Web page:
Pharma Pricing Breaking News from HealthEconomics.Com for Week of January 13, 2014

Share Article

Pharmaceutical pricing strategies go well beyond what the market will bear, but what really works? Breaking news stories for the pharmaceutical industry in the pricing, market access, and health outcomes arena in this week’s HealthEconomics.Com Newsletter.

Pharmaceutical pricing strategies are getting more public exposure and greater push-back as the ceiling gets higher. ~Dr. Patti Peeples, CEO and Founder, HealthEconomics.Com

Pharmaceutical pricing strategies were explored in the January 13, 2014 HealthEconomics.Com Newsletter, based on an MIT Technology Review article “A Tale of Two Drugs”, contrasting the price of a drug for cystic fibrosis ($24,500/month) with a colorectal cancer treatment ($11,000/month). The value conferred by the drug to the patient in terms of health improvement and quality of life differed between the two drugs, as did the competitive arena in which it was launched. Dr. Patti Peeples, CEO and Founder of HealthEconomics.Com said, "this article showcases the challenges in drug pricing when assessing value conferred from oft-competing parties (society, patient, pharmaceutical company, payer, and provider). Orphan indications are often the area where the highest drug prices are experienced, because there are few if any competitors, and thus, what the market will bear has a less tangible meaning than in a commodity-based market."

Another article in the weekly HealthEconomics.Com Newsletter took a look at a comparison of patient-reported outcomes (PRO) label claims granted by Food and Drug Administration (FDA) compared with the European Medicines Agency (EMA). According to the original article by DeMuro et al., PRO claims were more likely to be granted by EMA than FDA (47% vs 19% of products approved during 2006-2010 with PRO label claims). FDA was more likely to approve PRO claims focusing on symptoms, while EMA granted PRO claims focusing on health-related quality of life and functioning.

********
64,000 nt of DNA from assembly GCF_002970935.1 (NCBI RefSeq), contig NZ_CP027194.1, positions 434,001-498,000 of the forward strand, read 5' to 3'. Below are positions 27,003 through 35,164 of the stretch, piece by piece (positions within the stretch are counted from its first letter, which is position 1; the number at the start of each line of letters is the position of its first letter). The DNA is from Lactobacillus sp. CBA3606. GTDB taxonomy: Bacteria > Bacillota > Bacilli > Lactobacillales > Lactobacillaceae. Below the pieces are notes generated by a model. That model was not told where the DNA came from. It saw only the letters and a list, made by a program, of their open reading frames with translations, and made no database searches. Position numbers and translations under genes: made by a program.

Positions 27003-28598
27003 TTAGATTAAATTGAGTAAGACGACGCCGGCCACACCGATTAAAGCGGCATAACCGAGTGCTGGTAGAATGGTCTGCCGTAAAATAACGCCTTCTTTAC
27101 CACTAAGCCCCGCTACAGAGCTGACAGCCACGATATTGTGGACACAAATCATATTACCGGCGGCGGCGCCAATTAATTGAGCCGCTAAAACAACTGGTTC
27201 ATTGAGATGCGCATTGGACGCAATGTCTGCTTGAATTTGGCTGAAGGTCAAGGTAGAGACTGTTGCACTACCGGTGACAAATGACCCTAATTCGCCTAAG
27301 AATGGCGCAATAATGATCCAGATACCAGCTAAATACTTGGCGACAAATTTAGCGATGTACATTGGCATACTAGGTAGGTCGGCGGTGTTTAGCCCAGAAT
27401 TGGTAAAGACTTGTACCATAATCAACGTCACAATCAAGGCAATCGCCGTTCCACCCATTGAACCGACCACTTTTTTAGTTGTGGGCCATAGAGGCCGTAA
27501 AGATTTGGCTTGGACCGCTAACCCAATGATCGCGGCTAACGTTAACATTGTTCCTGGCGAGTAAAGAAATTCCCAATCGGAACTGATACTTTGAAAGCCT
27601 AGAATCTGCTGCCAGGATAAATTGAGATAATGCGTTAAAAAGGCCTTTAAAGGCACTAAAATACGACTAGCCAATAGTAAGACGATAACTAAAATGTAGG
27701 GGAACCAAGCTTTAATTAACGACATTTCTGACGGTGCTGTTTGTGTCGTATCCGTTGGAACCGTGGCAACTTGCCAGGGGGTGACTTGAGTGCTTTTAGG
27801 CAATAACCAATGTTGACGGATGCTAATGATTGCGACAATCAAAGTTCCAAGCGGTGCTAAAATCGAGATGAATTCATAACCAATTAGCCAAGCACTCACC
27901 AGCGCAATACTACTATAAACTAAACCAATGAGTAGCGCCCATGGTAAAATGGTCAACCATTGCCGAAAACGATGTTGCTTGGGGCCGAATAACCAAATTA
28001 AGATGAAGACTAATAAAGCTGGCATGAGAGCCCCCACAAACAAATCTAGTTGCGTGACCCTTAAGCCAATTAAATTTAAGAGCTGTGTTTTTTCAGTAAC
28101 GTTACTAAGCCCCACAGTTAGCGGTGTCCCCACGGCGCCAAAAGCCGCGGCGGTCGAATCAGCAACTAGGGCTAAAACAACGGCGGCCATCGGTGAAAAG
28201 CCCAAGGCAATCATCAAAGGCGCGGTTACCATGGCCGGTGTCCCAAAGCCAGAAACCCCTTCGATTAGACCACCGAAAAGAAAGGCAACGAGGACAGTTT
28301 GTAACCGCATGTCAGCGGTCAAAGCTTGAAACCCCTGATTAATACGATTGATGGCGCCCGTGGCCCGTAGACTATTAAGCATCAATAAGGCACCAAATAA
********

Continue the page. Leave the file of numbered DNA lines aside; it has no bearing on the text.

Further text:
Lastly, the HealthEconomics.Com January 13, 2013 Newsletter explored a blog posting by David Cundiff, MD on KevinMD.Com calling for a retraction of the long-awaited Joint National Committee on Prevention, Detection, Evaluation, and Treatment of High Blood Pressure-8 (JNC-8) guidelines in the Journal of the American Medical Association (JAMA) on December 18, 2013. These newly published JNC-8 guidelines have not been endorsed by other major organizations such as the National Heart, Lung, and Blood Institute, the American Heart Association, or the American College of Cardiology. Dr. Cardiff submits the guidelines are not evidence-based and hypothesizes that they may harm patients both medically and financially. The impact of the publication, adoption, and dissemination of such guidelines may have notable clinical, economic, and health-related quality of life impact to patients, payers, and society.

About HealthEconomics.Com ( HealthEconomics.Com is the global authority in healthcare value and market access. Each day, HealthEconomics.Com compiles the latest news, policy updates, resources, conferences, and jobs for life sciences professionals involved in health economics, outcomes research, market access, pricing, and reimbursement. A trusted resource, HealthEconomics.Com’s comprehensive content is carefully selected by a discerning health economist editor, making it the most visited website for healthcare value and market access in the industry, with visitors encompassing all corners of the globe.

News Media interested in receiving the most current information on healthcare value and market access may obtain a free subscription to HealthEconomics.Com by visiting the site or by clicking on the following link: Subscribe to HealthEconomics.Com Newsletter.

Share article on social media or email:

View article via:

Pdf Print

Contact Author

Dr. Patti Peeples, R.Ph, Ph.D
Like >
Patti Peeples, PhD, RPh

Follow us on
Visit website